Some of it comes from how little Anne had before coming to Green Gables. (Ice cream would seem pretty amazing if you've never tried it before.) It was probably also a way to survive—if you don't get to have or do much, making a big deal out of small things kept Anne from being depressed.
Marilla thinks that Anne's "sensitive" because things like sunsets and being invited to tea make her emotional. But Anne reminds us that an emotional rollercoaster of getting excited about things is better that hiding or pushing down on your feelings.
Matthew should have told Anne that they'd been expecting a boy before taking her home.
Anne does not lose any of her imagination by the novel's end.
They grow up so fast, don't they?
Especially Anne of Green Gables. The first nineteen chapters of the book zero in on Anne's first year in Avonlea, and then suddenly, the picture zooms, way, way out, and Anne's studying to go to school to get her teaching degree. It only takes her two chapters to get that degree and graduate.
So why the focus on young, eleven-year-old Anne? Maybe because we have to appreciate mini-Anne to understand how Marilla feels when she grows up. Marilla's torn, remember? She loves current Anne but misses the weirder, smaller version from the past. Anne manages to hold onto her sense of awe and love of nature as she grows, but she does lose some qualities that made her unique (like her long, fanciful speeches) in order to become an adult who can get things done.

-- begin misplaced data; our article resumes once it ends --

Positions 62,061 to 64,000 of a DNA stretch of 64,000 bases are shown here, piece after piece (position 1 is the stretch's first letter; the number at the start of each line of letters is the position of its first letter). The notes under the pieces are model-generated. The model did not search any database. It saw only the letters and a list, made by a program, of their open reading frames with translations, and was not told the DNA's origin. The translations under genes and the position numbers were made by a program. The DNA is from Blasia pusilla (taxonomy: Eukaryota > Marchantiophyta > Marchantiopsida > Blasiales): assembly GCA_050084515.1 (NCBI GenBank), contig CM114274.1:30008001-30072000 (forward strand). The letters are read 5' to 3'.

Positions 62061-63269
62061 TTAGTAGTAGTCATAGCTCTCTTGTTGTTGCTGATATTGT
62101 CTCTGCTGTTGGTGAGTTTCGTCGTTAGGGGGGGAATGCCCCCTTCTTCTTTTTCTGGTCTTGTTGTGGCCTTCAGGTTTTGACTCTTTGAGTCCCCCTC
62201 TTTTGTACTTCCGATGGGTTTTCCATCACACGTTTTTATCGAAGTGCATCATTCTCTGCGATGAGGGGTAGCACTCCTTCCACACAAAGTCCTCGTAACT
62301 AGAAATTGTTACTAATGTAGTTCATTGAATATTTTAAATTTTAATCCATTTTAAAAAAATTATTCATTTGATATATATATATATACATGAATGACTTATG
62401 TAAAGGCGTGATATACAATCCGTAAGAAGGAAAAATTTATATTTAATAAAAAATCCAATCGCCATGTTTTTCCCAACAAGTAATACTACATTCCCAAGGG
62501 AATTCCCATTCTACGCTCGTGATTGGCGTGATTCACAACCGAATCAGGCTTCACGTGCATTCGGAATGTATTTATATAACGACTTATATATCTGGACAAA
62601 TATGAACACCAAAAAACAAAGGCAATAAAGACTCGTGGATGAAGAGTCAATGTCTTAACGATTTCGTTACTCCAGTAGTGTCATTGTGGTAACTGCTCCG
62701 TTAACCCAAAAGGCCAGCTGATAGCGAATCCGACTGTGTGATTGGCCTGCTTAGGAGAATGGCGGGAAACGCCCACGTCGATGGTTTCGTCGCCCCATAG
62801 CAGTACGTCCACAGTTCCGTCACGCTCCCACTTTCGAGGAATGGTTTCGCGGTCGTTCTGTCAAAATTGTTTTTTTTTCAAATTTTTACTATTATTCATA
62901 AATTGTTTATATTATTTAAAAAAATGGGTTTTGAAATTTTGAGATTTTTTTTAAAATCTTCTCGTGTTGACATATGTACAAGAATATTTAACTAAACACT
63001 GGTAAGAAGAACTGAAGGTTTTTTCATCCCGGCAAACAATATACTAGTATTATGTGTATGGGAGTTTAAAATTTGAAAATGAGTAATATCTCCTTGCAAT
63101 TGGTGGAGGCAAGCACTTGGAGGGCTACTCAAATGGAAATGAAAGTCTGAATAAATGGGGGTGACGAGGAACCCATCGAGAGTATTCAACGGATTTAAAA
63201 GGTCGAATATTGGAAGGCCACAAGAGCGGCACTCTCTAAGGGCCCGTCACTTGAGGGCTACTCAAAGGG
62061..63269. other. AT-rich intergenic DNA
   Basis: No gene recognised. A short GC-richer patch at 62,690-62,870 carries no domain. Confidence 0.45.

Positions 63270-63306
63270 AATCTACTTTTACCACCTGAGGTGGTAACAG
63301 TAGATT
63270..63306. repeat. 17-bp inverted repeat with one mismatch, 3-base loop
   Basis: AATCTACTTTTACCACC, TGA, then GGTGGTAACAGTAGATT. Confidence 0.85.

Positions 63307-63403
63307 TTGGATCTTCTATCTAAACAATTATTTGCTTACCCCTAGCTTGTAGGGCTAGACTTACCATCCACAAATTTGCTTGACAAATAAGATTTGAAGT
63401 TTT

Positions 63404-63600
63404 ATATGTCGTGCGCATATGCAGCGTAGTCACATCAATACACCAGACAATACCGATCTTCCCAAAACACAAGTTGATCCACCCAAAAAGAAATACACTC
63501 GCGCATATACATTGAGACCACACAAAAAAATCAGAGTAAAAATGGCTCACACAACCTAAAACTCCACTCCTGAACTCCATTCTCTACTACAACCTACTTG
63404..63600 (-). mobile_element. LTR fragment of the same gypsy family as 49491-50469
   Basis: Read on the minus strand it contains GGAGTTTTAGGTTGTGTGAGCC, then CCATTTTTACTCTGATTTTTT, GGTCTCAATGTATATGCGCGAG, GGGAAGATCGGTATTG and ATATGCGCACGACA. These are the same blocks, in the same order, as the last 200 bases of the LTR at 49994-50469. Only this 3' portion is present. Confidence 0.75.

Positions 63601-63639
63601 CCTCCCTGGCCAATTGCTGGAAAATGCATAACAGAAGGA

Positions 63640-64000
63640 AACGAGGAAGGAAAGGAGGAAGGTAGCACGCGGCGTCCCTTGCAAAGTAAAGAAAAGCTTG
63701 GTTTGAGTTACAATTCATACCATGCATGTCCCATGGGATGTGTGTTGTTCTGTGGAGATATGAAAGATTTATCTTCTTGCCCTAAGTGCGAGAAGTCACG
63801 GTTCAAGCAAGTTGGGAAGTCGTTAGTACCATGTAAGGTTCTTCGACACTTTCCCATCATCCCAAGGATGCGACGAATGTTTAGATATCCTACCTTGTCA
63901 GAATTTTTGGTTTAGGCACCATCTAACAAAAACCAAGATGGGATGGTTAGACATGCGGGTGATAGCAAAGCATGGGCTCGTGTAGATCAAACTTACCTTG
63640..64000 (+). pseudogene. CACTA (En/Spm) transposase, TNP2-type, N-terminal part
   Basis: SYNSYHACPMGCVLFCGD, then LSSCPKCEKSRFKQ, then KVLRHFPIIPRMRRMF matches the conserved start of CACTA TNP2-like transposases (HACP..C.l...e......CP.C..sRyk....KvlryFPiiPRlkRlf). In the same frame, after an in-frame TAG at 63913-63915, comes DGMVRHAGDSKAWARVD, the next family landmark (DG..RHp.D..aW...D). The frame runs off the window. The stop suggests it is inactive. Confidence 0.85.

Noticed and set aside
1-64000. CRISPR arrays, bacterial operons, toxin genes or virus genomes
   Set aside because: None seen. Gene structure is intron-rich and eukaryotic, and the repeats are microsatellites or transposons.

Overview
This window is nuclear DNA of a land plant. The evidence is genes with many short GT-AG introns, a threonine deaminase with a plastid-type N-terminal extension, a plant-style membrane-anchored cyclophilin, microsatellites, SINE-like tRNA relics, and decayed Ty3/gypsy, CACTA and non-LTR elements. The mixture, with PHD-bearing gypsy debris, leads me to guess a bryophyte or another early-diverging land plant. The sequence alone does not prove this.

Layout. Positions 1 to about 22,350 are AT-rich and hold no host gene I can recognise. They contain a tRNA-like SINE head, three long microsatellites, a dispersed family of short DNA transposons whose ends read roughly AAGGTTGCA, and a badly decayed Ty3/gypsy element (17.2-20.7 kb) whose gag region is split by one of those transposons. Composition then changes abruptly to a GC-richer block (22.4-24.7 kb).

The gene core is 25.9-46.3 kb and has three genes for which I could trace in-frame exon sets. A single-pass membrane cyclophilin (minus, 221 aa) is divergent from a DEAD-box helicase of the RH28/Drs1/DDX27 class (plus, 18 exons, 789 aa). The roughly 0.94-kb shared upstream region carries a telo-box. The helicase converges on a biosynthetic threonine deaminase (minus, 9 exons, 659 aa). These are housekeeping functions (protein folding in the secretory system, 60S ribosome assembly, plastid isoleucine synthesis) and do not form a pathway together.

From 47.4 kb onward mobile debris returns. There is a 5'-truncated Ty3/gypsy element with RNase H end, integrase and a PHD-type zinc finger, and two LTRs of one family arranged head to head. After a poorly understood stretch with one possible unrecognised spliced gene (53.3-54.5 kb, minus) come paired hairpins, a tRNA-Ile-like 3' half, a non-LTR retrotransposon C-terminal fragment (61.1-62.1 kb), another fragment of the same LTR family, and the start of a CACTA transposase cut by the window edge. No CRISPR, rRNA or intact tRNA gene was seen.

Mrs. Allan and Miss Stacy had more of an impact on the adult Anne becomes than Marilla does.
Anne would not have been academically ambitious without her rivalry with Gilbert Blythe.
Anne isn't a fan of cooking, sewing, or doing dishes. So she's normal. But, in Anne of Green Gables' Christian farm community, people, especially children, are expected to do their work without complaint.
It's not that Anne whines, or is ungrateful. She just hasn't been taught to hide what's on her mind, so when she doesn't like a chore, she says so. She tries to follow Marilla's instructions, but she keeps spacing out and messing them up.
Anne, we've been there.
By the end, Anne can make a cake without substituting something inedible for flour, and can help Marilla with chores when Marilla's eyes fail. It's not like she grows to love dishes or anything, but she's learned the tools she needs to be a working adult.
Marilla's greatest strength as a new parent is that she's willing to admit that she doesn't know what she is doing.
Mrs. Lynde can take some responsibility for raising Anne, having helped both Matthew and Marilla with elements of their parenting.